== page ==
In Diane Ackerman's The Zookeeper's Wife, how does Ackerman portray an individual Jewish guest at the Zabinskis' villa and some other Jews?
In The Zookeeper's Wife, Ackerman gives a description of the Jewish community of Warsaw in the pre-war period as one in which there is a degree of assimilation, but also a continued separateness from the Polish Gentiles. There is a Jewish Quarter, though as many as one-third of Warsaw's population of 1.3 million are Jewish. Some Jewish people live outside the Quarter and in "posher neighborhoods throughout the city." Yet, we are told that
for the most part they kept their distinctive garb, language and culture, with some speaking no Polish at all (23).
It is, and has always been, a paradox that Jews had been given sanctuary in Poland in large numbers, beginning in the late Middle Ages, but anti-semitism had always been an entrenched phenomenon in Poland, and was still so on the eve of World War II and the Holocaust. Ackerman describes the Jewish Quarter of Warsaw as "the heartbeat of eastern European Jewish culture," in which there are Jewish theaters, newspapers, "artists and publishing houses, political movements, sports and literary clubs." Jewish food can be distinctive from Polish food overall, but is a variation on it, as the kreplach is a specialized type of pierogi. In all, the apparent centrality of Jewish culture is anomalous because the Jews are for the most part excluded from the mainstream of the country's life. Nevertheless, they are not openly persecuted, and the real danger to them, of course, comes from the Germans who invaded Poland in 1939.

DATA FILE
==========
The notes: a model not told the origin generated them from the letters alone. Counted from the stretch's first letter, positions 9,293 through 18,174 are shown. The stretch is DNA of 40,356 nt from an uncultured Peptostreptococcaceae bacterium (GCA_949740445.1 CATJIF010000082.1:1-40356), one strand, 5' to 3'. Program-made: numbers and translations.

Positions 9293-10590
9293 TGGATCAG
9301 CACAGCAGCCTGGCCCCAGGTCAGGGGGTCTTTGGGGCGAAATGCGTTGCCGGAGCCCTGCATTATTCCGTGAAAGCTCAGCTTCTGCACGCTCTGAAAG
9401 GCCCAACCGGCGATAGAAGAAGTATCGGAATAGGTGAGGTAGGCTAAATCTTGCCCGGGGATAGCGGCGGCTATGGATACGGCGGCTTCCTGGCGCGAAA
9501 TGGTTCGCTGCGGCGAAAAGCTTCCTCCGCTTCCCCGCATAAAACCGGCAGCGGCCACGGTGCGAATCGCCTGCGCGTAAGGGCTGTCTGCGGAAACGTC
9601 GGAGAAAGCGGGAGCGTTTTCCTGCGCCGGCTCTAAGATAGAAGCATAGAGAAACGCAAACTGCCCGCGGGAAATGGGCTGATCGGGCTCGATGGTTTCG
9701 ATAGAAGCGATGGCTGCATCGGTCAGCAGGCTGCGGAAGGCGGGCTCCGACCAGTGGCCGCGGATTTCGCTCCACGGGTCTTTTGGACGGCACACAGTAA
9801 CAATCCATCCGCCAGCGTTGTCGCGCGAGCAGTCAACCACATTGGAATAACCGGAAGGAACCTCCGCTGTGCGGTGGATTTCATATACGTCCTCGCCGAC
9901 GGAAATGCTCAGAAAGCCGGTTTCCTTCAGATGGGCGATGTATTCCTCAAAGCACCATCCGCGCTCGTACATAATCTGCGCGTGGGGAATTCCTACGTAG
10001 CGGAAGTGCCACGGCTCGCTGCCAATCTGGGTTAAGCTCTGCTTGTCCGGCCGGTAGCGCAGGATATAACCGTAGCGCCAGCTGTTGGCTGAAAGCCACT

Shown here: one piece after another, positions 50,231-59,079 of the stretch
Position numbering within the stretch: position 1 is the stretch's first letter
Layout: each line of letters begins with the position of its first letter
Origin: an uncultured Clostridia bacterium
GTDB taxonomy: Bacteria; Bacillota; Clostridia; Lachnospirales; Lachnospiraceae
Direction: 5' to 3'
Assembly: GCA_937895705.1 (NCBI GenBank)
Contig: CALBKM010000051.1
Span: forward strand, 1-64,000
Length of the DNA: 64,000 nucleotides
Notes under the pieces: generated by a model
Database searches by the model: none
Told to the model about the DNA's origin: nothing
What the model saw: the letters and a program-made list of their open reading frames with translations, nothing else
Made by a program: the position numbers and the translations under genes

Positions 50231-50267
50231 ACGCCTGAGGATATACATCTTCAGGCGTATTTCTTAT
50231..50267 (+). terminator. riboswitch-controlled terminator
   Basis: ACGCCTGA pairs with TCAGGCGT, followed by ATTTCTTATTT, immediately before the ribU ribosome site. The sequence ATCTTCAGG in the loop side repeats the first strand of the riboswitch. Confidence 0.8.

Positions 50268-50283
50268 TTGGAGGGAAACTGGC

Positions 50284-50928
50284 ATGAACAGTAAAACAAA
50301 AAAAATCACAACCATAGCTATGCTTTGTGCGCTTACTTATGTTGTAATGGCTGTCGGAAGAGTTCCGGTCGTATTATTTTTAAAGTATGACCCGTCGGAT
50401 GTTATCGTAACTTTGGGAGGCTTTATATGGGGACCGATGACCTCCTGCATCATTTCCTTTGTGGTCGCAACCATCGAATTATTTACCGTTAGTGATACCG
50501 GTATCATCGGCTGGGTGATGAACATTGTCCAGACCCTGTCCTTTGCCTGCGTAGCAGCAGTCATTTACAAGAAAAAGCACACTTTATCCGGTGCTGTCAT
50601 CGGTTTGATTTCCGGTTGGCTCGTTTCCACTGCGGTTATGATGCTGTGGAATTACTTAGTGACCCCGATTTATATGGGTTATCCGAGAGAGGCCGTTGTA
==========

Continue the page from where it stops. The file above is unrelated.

A guest to the Zabinski's home in this prewar period is a Jewish woman named Magdalena Gross, who is a sculptress and close friend of Antonina's. Magdalena wishes to use the animals at the Zoo as subjects for her art. It is interesting that Jan, though not an anti-Semite, seems to view Magdalena in somewhat stereotypical terms, at least in comparison with Antonina:
By all accounts tall, slender Antonina looked like a Valkyrie at rest, and short, dark, Jewish Magdalena vibrated with energy (37).
Perhaps the stereotyping extends more to Antonina, who in these words seems the picture of the "Aryan" ideal that Hitler and his henchmen created for the Germans, though Antonina is Polish. The comparison seems an ominous presaging, or a subliminal indication, of the tragedy that will be enacted in the Holocaust, despite the benign situation at this moment in the story, and despite the Zabinskis' eventual aid to the victims of the Nazis.
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